Anne Hailes: For me personally, avocados are always a symbol of life and regrowth
TWENTY years ago I was in Rwanda writing about the 1994 genocide, a harrowing journey south from the capital city Kigali, covering ground where one million people were massacred in 100 days. The evidence was all around and it disturbs me to this day.
In one large Catholic church the wooden forms were scattered, windows were smashed and the statue of the Virgin Mary riddled with bullets. At the back of the church black bags were piled high, children were playing all around; one boy came up to me and mimed I should take a photograph of the bin bags. Then he laughed and held his nose. The bags contained bodies, most likely members of his own family.
I stood outside in the baking heat, emotional and shocked. I took shelter under a tree and almost immediately was aware of something falling to the ground behind me, it was an avocado, followed by the thud of more falling, a sight to behold, the branches were groaning with the overripe fruit.
I was reminded of this last week when I heard Tuesday was international avocado day. A happier occasion as the local technology company i3 Digital invited friends to Crumlin Road Goal for a meal featuring, of course, avocados.
This company is globally respected for its digital marketing prowess and from small beginnings 20 years ago now has clients around the world. The growth market for their business is in USA and one client is California Avocado – hence the celebration last week.
We had avocado with chicken, avocado with salmon, mushroom and avocado in a pastry case, finishing up with an avocado cocktail – pineapple chunks, fresh avocado, Bacardi rum and fresh cream. There's a whole host of recipes on the website californiaavocado.com.
A long way from standing under a tree watching children play round the bones of their parents.
Incidentally, the tree is grown from the ‘pit' or stone of the fruit and here's a good challenge for children during the holidays:
Remove the stone from a ripe fruit. Then, about one third the way up from the fat end, stick in three toothpics. Balance in a jar with the fat end touching tepid water. Keep the water topped up. In four to six weeks the stone should have roots and a sprout. Once the stem has grown a few inches, place it in a pot with soil and water every few days. As it grows, re-pot.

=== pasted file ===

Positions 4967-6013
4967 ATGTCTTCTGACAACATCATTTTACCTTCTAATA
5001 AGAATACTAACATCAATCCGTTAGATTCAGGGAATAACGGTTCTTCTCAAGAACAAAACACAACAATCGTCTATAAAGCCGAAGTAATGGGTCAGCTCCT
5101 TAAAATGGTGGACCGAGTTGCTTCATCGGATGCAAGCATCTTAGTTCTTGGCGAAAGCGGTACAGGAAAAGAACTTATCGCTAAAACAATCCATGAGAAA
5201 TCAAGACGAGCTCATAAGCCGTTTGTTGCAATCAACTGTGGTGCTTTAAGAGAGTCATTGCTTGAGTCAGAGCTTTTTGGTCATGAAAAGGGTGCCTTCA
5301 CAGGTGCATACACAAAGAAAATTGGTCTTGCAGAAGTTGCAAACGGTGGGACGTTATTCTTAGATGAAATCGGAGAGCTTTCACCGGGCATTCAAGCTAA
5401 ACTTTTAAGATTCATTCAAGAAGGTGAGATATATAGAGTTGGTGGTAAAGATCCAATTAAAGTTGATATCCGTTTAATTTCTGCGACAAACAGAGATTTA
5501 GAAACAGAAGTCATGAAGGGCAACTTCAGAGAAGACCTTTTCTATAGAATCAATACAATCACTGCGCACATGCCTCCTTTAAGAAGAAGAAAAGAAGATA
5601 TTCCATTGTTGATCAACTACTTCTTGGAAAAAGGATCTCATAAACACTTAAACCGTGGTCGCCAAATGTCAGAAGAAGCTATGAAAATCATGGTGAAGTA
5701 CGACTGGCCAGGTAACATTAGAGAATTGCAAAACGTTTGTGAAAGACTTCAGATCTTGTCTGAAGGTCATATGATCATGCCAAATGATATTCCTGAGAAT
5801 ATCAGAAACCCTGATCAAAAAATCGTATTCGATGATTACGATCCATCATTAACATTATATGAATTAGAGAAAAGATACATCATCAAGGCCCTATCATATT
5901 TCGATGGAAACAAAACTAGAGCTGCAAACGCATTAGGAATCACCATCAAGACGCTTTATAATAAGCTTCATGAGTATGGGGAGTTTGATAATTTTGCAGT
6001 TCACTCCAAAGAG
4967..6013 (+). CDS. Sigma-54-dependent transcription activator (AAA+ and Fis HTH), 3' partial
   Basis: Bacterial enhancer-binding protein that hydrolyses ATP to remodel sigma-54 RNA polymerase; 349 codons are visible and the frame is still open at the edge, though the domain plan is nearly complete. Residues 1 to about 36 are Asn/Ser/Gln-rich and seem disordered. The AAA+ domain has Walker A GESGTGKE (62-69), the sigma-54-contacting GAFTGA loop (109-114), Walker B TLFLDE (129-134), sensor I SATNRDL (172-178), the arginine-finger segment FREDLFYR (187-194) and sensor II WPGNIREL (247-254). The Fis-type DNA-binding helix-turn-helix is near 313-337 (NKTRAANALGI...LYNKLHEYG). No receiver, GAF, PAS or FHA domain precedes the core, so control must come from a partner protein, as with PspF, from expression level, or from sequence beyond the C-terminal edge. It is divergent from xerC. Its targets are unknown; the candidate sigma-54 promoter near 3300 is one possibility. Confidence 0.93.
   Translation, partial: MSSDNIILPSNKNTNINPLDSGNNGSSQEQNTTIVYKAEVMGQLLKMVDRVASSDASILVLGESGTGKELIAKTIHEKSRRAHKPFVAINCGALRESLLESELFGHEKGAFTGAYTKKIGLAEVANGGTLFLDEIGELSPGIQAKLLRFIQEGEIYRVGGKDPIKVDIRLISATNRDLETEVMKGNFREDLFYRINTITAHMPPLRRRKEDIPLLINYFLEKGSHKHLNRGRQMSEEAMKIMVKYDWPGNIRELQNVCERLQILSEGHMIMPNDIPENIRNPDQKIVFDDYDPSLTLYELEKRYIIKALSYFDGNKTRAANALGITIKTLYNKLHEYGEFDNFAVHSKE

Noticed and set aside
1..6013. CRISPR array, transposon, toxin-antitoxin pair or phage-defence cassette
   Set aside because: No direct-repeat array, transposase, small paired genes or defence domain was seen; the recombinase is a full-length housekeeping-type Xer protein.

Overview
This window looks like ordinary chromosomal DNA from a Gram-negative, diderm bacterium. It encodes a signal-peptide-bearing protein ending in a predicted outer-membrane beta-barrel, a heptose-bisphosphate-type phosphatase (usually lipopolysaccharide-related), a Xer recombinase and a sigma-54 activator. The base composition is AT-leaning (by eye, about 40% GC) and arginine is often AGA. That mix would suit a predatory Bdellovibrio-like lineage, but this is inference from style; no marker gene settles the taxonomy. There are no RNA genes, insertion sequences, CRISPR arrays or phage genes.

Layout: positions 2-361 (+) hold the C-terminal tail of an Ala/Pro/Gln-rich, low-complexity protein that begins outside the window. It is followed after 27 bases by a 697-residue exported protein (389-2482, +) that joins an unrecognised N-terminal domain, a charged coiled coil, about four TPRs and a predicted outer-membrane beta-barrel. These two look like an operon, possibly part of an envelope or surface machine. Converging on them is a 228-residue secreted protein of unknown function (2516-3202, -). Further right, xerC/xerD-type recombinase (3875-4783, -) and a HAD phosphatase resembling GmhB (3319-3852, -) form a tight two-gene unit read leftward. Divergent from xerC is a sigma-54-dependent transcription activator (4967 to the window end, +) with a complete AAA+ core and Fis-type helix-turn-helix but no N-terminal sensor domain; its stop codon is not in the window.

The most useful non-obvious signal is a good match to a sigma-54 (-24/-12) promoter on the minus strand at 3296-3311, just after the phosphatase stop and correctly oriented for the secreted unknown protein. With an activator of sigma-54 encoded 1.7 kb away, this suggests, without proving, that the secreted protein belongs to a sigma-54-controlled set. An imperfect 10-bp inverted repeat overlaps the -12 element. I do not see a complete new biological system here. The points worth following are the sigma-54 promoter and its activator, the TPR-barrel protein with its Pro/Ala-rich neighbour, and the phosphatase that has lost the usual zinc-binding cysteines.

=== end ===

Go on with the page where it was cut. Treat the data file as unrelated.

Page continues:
Rain Rain Go To Spain
I keep hearing weather forecasters talking about a month's rain falling in 12 hours or whatever. Every month has a different amount of rain, so what does this mean?
I phoned the Met Office to check and it's not the average monthly rainfall over 12 months but the average rain fall during the month in question. So any reference to downpours relates to average rain fall during the month in question – most recently July or August.
I was divorced four years ago and recently met a man I find attractive and he seemed to be attracted to me too. We went out a couple of times, not romantic but very nice, and I was looking forward to getting to know him more.
Then we met at a social event I brought my 23-year-old daughter to and they talked all evening, laughing a lot and I felt very left out. He is much older than she is but I don't know what to say to her. She knows I'm interested in him but it didn't stop her spending time with him and I think he's phoned her since.
I'm jealous but more than that, I don't want her to get mixed up with someone so much older.
There are a lot of ifs and buts here. Firstly your daughter is 23 and knows her own mind and more likely than not she was flattered but will soon be happier spending time with her younger friends.
Did she tell you she found him interesting? Did she tell you he phoned her? Why didn't you join in their conversation on that evening?
Sounds to me like he was satisfying his male ego monopolising an attractive young woman's time. Perhaps it was done to make you jealous – the only way you will satisfy your curiosity is to ask your daughter if she enjoyed being chatted up by your friend and does she intend to follow up by seeing him again.
Also, point out that you too enjoy his company and hoped that you would be dating him again and see what her reaction is. If the gentleman in question asks you out again it would be quite in order to mention that he seemed to like your daughter's company and gauge his reaction. Actually, he doesn't really sound like a gentleman to me.
Interesting that, based on the 2018 ‘500 Words' writing competition for children run by Radio 2, the Oxford University Dictionary children's word of the year is 'plastic', an increase of 100 per cent on any other year and it proves the message is getting through.
Kids Against Plastic is an organisation dedicated to ridding the world of as much of this material as possible, to educate grown-ups about the dangers, lobby shops and manufacturers and to emphasise the fact that the world will soon belong to these boys and girls and they don't want to inherit the swamp of plastic we are creating at sea, on land – even in the air.
Did you know, 93 per cent of blockages in UK sewers are caused by products containing plastic? So take a look at what you're disposing of.
More at plasticpatrol.co.uk/kids-against-plastic
There's a movement persuading us all to carry a plastic bag (ironic) and collect at least three bits of plastic every day. Then put the lot in the recycling bin. Not a difficult task.